Symonds and Lloyd (2003) surveyed 126 accessions of A. thaliana for variation at 20 dinucleotide microsatellite loci. The average gene diversity (G) in this survey was 0.76, similar to a previous estimate (0.79) obtained by Innan et al., (1997). Assuming neutrality, the expected G is under the Stepwise Mutation Model (Ohta and Kimura, 1973). Substituting the average G from Symonds and Lloyd (2003) and our average μ across loci, we find that Ne ≈ 2300. With G = 0.79, Ne ≈ 3050. A distinct estimator for Ne is based on V, the variance of allele lengths in a population. The expected value for V is 4 Ne µ, assuming stepwise mutation (Moran 1975). Pooling variance estimates from 20 loci (accounting for differences in sample sizes) in Innan et al. (1997) yields an average V of 25.5. Solving, Ne = 25.5/(4 × 8.87 × 10−4) ≈ 7200.
While reasonable, these Ne estimates are encumbered with a number of notable caveats. First, each is subject to the bias inevitable when substituting point estimates into non-linear functions. Estimation error in either the variation statistics (G or V) or in the mutation rate biases estimation of Ne. Second, these calculations ignore real variation in mutation rate among loci. Finally, and perhaps most importantly, microsatellite allele length may not be selectively neutral. Very weak selection can substantially affect species level polymorphism (Akashi, 1997). The first two issues could be addressed by applying a more elaborate statistical model to the data. A large population survey focused on the same loci for which we have direct mutation rate information could potentially provide a strong test of the neutrality assumption.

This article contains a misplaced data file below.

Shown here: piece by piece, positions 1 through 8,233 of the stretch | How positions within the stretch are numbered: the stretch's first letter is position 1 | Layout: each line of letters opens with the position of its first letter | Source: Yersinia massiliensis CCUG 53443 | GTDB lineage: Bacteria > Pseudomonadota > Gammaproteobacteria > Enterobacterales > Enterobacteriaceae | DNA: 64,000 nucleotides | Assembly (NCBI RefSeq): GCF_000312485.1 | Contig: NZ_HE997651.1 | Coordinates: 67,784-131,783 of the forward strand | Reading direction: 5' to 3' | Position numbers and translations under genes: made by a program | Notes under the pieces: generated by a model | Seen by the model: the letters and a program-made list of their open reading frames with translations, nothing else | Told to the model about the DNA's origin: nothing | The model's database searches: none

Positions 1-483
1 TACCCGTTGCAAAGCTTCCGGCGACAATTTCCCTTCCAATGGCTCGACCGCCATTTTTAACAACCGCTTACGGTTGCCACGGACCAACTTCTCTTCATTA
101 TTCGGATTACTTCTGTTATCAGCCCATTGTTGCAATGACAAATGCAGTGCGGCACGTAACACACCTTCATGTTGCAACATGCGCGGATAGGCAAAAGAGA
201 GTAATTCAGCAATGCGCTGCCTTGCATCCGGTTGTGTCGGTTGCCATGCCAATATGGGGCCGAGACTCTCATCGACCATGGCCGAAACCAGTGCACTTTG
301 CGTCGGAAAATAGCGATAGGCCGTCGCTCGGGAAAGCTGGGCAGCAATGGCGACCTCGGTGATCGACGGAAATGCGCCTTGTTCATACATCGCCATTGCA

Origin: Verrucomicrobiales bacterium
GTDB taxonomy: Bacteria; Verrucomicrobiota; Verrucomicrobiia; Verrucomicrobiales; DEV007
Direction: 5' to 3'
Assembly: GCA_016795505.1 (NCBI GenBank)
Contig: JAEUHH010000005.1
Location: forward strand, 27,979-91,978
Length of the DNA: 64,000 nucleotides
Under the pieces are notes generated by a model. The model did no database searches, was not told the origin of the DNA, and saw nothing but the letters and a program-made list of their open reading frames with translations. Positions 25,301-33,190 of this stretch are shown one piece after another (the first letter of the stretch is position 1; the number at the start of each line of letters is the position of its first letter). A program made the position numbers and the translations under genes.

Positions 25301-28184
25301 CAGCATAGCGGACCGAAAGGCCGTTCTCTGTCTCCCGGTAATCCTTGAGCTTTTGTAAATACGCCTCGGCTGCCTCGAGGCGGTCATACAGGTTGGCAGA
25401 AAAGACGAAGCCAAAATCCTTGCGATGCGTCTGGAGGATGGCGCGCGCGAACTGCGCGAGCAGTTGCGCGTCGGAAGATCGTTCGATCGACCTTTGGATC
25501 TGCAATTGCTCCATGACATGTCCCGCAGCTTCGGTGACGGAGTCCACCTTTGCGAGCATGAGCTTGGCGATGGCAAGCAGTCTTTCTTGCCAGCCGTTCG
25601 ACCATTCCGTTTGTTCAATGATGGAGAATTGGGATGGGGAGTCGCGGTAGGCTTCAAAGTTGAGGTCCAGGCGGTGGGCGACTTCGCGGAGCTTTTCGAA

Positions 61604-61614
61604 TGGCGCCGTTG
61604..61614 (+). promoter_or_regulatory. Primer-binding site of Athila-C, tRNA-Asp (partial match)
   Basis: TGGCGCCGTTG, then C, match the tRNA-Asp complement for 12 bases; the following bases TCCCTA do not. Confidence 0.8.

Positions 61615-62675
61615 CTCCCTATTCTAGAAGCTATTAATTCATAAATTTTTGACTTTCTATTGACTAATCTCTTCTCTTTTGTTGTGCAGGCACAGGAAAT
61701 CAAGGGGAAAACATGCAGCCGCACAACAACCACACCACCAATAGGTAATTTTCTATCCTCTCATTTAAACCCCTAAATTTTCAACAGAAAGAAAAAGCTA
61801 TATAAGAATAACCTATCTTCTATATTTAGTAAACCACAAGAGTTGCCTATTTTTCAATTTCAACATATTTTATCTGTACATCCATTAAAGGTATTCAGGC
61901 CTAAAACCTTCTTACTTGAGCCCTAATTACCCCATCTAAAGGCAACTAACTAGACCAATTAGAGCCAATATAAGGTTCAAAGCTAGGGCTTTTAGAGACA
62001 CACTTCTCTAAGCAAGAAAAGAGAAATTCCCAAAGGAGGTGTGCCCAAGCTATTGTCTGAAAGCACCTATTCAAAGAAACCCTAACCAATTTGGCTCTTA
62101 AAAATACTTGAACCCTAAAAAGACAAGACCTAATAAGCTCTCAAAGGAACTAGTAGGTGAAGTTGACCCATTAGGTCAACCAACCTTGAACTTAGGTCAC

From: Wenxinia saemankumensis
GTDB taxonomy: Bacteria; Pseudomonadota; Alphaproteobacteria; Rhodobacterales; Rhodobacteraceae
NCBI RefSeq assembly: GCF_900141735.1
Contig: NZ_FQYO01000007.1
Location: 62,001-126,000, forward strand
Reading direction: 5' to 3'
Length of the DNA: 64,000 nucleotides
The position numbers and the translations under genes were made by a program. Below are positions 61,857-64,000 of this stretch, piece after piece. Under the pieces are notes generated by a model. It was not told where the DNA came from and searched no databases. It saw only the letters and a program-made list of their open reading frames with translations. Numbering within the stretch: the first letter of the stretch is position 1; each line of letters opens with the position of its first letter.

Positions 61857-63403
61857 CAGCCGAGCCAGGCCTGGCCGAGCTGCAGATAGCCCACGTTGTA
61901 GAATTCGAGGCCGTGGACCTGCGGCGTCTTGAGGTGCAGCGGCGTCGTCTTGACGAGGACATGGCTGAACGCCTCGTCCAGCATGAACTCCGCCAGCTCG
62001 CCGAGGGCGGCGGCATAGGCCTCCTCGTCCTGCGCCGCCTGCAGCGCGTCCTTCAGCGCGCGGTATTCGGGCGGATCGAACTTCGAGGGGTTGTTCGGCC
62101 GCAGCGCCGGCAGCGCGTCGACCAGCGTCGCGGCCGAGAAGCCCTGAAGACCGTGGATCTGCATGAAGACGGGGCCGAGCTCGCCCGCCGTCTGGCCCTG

Plants do not have a segregated germ line and as a consequence both mitotic and meiotic mutations will accumulate in MA lines. A few studies have attempted to isolate the mitotic rate by comparing genotypes from ancestral and descendent cells within the same plant. Cloutier et al. (2003) observed no microsatellite mutations in a total of 12 loci of Pinus strobus, allowing the authors to place an upper bound of between 2.3 × 10–7 and 6.9 × 10–8 for the mutation rate per mitotic cell division. Leberg (2005) observed one microsatellite mutation across 8 loci of Thuja plicata and from this estimated 3.13 × 10–4 mitotic mutations per allele per generation.
While our study cannot distinguish between meiotic and mitotic mutations, we suggest that meiotic errors are likely to be more important. Whittle and Johnson (2003) found that a greater proportion of mutations in A. thaliana are transmitted to progeny via pollen than ovule, implying mutation during gametogenesis. Also, our mutation rate estimate and most of the others in Table 1 are much higher than the mitotic rate estimate obtained by Cloutier et al. (2003). However, in long-lived species or those with extensive clonal reproduction, mitotic mutations might contribute a larger fraction of the genetic variation. In the future, application of the molecular tools available for this model plant might provide a quantitative estimate for the contribution of meiotic and mitotic mutation.
We thank J. Gleason, S. Macdonald, L. Hileman, J. Preston, J. Mojica, and M. Holder for comments on this paper. C. Baer provided insightful criticism of an early draft. This research was supported by NIH grant GM073990 and NSF grant DEB-0543052 to J. K. Kelly, NSF grants DEB-9629457 and DEB-9981891 to R. G. Shaw, and NSF DEB-0108242 to M. Orive. M. E. Mort acknowledges DEB-0344883. We thank S. Macdonald and J. Gleason for use of their laboratory equipment and Lisa Darmo for establishing the MA lines.